SHRM submitted comments to the Department of Labor’s Wage and Hour Division in response to the Department’s proposal to implement amendments to the Family and Medical Leave Act of 1993 (FMLA) made when Congress enacted the 2010 National Defense Authorization Act and the Airline Flight Crew Technical Corrections Act of 2010.
In addition to making changes required by these statutes, the Department’s proposed rulemaking made additional changes concerning the calculation of certain types of FMLA leave and removes the FMLA forms from the regulations.
While SHRM has supported the goals of the FMLA from its initial stages of development, our comments submitted in response to the proposal make clear that SHRM believes the Department’s proposed changes to employer intermittent leave tracking are not required by the two statutes and should be withdrawn. In brief, the proposal would eliminate an employer’s flexibility to maintain a policy intended to discourage tardy arrivals by tracking leave in one-hour increments. SHRM believes the existing provision is important and should remain unchanged because it encourages employees to be selective about when they take leave, which helps employers maintain necessary staffing levels and control attendance problem.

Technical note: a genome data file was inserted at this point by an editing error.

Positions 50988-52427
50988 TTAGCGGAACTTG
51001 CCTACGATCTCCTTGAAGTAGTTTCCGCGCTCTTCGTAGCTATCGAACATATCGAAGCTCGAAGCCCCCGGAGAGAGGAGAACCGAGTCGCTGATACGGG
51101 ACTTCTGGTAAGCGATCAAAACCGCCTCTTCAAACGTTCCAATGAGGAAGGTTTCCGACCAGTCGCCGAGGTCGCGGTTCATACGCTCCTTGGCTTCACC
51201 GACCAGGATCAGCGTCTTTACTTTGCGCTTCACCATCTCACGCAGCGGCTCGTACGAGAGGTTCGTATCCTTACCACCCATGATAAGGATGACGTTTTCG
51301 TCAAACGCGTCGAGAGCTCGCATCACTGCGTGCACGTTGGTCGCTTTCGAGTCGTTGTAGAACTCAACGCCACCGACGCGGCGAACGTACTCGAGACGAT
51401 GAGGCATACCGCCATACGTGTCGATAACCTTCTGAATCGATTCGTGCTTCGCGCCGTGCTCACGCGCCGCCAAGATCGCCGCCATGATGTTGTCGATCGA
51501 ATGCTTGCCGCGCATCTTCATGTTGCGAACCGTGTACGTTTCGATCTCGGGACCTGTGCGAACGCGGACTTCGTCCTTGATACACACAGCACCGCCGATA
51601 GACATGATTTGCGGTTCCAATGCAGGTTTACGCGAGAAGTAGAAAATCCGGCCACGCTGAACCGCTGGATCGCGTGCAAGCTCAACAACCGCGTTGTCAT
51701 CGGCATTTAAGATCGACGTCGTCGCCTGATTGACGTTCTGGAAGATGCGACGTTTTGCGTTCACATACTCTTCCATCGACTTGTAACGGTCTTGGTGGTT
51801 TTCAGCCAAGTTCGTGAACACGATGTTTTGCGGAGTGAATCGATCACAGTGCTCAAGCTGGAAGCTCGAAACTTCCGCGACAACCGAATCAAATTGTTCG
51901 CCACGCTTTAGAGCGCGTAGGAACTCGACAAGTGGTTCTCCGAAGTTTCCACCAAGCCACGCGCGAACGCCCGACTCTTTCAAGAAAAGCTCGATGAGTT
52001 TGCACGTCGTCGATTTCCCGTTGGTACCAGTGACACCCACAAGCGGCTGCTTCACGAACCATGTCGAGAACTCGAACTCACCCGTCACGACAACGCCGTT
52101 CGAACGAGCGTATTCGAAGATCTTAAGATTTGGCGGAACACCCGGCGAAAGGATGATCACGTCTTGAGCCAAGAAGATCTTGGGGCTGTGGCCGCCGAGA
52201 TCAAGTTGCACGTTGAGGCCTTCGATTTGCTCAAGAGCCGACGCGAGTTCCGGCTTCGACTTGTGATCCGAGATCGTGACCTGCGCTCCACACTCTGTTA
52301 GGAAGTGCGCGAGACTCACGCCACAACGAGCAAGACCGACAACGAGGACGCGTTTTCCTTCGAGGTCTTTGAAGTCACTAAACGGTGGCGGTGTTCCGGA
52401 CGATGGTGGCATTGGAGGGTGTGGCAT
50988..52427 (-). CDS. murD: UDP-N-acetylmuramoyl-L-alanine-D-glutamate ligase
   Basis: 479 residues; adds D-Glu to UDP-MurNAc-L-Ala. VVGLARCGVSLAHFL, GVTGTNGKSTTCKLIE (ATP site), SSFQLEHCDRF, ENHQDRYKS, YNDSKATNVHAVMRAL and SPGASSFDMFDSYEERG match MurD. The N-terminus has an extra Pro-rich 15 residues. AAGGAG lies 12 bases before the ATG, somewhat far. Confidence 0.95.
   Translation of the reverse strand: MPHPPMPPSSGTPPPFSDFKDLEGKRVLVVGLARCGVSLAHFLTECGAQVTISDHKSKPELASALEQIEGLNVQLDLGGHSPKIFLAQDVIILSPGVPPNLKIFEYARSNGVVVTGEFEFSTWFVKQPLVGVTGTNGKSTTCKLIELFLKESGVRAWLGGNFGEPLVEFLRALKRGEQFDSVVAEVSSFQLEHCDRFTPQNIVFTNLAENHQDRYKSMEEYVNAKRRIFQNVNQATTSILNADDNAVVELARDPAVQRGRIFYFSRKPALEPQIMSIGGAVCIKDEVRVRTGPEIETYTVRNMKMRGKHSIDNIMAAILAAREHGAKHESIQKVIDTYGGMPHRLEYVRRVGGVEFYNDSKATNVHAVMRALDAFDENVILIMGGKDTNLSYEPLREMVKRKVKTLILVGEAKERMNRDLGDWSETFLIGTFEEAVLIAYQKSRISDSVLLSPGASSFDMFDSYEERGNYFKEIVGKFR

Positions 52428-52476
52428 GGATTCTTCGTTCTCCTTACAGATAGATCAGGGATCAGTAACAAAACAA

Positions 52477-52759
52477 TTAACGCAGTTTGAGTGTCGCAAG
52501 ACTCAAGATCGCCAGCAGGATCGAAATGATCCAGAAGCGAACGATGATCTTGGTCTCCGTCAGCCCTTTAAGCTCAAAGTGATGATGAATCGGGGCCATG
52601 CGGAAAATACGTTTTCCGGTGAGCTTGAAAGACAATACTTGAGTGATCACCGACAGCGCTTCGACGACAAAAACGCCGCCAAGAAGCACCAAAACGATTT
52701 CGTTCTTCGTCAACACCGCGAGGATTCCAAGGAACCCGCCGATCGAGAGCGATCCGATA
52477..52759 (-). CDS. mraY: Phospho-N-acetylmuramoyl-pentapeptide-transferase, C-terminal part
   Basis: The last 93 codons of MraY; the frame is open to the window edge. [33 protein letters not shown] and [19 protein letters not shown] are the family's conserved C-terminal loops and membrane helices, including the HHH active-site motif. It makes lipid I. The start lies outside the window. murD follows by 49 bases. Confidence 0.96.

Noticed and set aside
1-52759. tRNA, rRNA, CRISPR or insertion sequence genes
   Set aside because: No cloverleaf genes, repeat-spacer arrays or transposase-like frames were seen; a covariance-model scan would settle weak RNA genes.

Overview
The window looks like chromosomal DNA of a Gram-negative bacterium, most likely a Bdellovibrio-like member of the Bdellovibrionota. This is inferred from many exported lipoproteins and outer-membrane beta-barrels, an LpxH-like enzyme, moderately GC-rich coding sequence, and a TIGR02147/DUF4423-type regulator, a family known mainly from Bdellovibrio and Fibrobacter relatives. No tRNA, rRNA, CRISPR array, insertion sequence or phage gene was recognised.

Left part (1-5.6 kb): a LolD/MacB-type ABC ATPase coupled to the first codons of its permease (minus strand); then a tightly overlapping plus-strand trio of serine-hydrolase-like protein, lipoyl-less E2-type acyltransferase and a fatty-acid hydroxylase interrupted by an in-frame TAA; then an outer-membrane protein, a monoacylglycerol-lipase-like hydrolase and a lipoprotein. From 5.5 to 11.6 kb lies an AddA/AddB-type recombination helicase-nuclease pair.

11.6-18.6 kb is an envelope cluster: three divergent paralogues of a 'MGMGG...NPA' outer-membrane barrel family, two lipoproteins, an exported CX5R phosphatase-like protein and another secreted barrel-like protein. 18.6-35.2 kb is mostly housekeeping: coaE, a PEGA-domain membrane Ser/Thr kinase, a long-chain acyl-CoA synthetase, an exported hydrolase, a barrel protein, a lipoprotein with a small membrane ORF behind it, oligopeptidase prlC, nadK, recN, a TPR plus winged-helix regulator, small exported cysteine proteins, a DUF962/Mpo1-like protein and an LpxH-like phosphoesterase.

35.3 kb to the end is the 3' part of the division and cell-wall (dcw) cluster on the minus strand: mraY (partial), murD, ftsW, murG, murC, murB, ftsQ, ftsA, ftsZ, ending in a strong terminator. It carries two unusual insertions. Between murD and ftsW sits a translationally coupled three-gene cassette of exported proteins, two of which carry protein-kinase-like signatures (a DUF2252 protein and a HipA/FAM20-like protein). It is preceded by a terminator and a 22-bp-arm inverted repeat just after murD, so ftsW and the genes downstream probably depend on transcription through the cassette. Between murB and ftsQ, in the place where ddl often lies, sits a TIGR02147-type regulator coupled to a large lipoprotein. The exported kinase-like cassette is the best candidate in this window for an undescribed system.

Furthermore, the department has proposed to remove FMLA forms from the current FMLA regulations. SHRM objected to the removal of these forms from the regulations because doing so would eliminate any requirement to submit revised forms to a notice and comment procedure. SHRM conveyed that proposed changes to the “physical impossibility” clause under the FMLA are likewise ill-conceived and likely to cause confusion for both employers and employees.
Fourteen state councils and 30 chapters signed on to the official SHRM comments. In addition, SHRM members submitted 370 individual comments in response to the proposed regulations. The SHRM-led National Coalition to Protect Family Leave also submitted comments on the proposed rule. To review a copy of the coalition comments, click HERE.